Thursday, June 2, 2016

This is Not Your Father's Jungle Book

If your father was around for the Walt Disney 1967 cartoon called "The Jungle Book."   Yes, this reboot was done again by Disney Studios.   And it even included some of those bouncy tunes like, for instance, "The Bare Necessities."  
But if you're thinking this would be a gleeful memory jag for your kid and your grand kid, um, you might want to think twice.  Because the 2016 rendition of "The Jungle Book" is far more sophisticated and downright frightening than its cartoon counterpart.    And light years different than the original starring Sabu back around World War II.

That's not to say that the new "Jungle Book" isn't a compelling piece of entertainment.  I enjoyed it thoroughly.   But there are some very violent and shit-in-the-pants moments that are not suited for children.   At least, not my kids if I had any.  I understand they're a lot more resilient than previous generations.   But, if I jumped out of my seat in horror, I wonder how a six-year-old would react.

Okay, "The Jungle Book" is a legendary tale of a young boy raised by animals in the wilds of Africa.  Back in the 40s, there were a lot of human roles in the film. In the 1967 cartoon, there were lots of voices done by human actors.   In 2016, it's a bunch of CGI animals who all talk with voices done by the likes of Bill Murray, Idris Elba, Christopher Walken, Scarlett Johansson, and Garry Shandling in an overlooked farewell performance.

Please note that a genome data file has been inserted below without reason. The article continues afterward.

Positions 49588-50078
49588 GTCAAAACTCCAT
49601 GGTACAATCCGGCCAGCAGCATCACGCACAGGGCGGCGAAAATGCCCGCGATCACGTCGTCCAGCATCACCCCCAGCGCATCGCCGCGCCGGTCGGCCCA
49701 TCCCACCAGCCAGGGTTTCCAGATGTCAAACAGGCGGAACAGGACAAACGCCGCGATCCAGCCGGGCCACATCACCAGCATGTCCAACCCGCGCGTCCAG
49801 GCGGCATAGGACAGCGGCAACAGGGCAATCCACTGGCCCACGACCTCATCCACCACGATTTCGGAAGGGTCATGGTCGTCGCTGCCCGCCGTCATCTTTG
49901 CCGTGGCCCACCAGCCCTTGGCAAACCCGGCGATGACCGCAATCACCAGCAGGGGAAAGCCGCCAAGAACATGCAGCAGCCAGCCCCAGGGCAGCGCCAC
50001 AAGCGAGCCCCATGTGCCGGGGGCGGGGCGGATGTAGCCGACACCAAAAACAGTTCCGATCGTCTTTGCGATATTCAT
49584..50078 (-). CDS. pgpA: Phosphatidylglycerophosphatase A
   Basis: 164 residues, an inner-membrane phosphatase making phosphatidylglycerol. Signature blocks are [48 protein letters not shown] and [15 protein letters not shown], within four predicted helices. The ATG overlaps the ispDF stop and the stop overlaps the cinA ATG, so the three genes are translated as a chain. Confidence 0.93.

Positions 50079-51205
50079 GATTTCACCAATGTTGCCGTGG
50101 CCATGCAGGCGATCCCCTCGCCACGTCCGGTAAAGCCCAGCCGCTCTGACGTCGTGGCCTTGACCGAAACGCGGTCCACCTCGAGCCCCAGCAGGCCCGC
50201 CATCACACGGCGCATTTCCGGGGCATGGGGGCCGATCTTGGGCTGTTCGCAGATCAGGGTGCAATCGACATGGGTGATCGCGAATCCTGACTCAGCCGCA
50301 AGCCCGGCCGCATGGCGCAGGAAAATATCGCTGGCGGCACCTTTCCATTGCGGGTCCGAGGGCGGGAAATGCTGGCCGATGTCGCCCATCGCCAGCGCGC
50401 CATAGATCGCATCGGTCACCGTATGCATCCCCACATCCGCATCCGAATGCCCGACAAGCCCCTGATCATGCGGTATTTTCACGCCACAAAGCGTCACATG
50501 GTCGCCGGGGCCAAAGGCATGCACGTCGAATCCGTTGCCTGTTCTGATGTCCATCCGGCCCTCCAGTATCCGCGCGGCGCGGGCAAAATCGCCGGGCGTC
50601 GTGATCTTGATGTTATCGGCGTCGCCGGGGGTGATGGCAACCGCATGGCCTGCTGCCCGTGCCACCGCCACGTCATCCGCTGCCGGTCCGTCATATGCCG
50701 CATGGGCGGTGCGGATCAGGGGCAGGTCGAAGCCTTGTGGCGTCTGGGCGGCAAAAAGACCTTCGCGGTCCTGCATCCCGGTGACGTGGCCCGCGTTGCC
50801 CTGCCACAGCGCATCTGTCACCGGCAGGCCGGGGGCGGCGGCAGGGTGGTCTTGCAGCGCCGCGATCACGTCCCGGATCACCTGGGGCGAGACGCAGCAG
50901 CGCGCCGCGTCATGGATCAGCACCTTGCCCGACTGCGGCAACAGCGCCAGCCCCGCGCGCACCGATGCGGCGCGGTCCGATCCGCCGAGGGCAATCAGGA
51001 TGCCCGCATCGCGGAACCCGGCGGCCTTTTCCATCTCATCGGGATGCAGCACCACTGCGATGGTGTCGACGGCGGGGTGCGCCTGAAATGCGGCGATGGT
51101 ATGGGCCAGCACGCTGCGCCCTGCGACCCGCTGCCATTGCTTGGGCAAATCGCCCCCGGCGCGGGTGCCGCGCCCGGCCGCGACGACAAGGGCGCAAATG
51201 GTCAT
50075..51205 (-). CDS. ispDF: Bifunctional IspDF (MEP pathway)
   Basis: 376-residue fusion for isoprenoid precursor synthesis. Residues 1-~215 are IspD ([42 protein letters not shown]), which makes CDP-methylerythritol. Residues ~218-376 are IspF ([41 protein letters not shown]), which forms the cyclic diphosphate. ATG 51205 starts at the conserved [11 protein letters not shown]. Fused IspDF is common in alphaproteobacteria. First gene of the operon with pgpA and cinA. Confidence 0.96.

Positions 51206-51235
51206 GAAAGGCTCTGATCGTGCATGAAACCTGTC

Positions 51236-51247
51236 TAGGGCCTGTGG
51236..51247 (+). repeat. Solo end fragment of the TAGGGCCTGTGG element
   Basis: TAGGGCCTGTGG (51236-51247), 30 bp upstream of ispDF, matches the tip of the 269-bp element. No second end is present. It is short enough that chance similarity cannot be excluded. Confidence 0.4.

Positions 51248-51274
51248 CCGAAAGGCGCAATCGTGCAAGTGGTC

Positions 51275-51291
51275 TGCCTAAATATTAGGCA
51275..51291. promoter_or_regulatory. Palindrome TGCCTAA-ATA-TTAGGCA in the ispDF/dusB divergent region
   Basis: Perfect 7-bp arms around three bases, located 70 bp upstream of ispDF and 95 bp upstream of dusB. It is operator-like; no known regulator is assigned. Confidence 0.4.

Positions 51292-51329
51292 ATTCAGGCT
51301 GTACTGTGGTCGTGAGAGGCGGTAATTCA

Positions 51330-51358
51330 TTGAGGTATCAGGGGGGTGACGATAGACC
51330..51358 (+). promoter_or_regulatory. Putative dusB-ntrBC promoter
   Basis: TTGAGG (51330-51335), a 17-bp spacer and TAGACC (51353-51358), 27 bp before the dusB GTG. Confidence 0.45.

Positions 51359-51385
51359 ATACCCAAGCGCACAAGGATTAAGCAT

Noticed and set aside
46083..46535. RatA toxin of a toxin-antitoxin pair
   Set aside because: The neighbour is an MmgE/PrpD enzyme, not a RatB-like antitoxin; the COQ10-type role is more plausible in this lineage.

Indeed, in this version, all the animals remind me of "Mr. Ed" episodes where the mouth is moving and nothing else.  The dialogue is a lot more serious for most of them except for Bill Murray's Baloo, who is there for comic relief.   But even he doesn't escape getting chewed on a bit by the villainous tiger who tortures all the other characters.    There are a lot of moments where one animal is attacked by another.   Yes, I suppose that really happens in the jungle. It just didn't happen in 1967 when the animals sounded like Phil Harris, Louis Prima, and Sebastian Cabot.

There's a lot of Disney money on the screen and the results are impressive, even if the CGI monkeys looks like...well...CGI monkeys.  And, since the story is relayed pretty much intact, the tale is fascination is Rudyard Kipling.  I just wish some of the nastier moments were left to our imagination.

You should go see "The Jungle Book."   But you might want to think about the kiddies.   Let them watch the Blu Ray of the cartoon.

LEN'S RATING:  Three stars.

Dinner last night:  Long travel day so nothing really.

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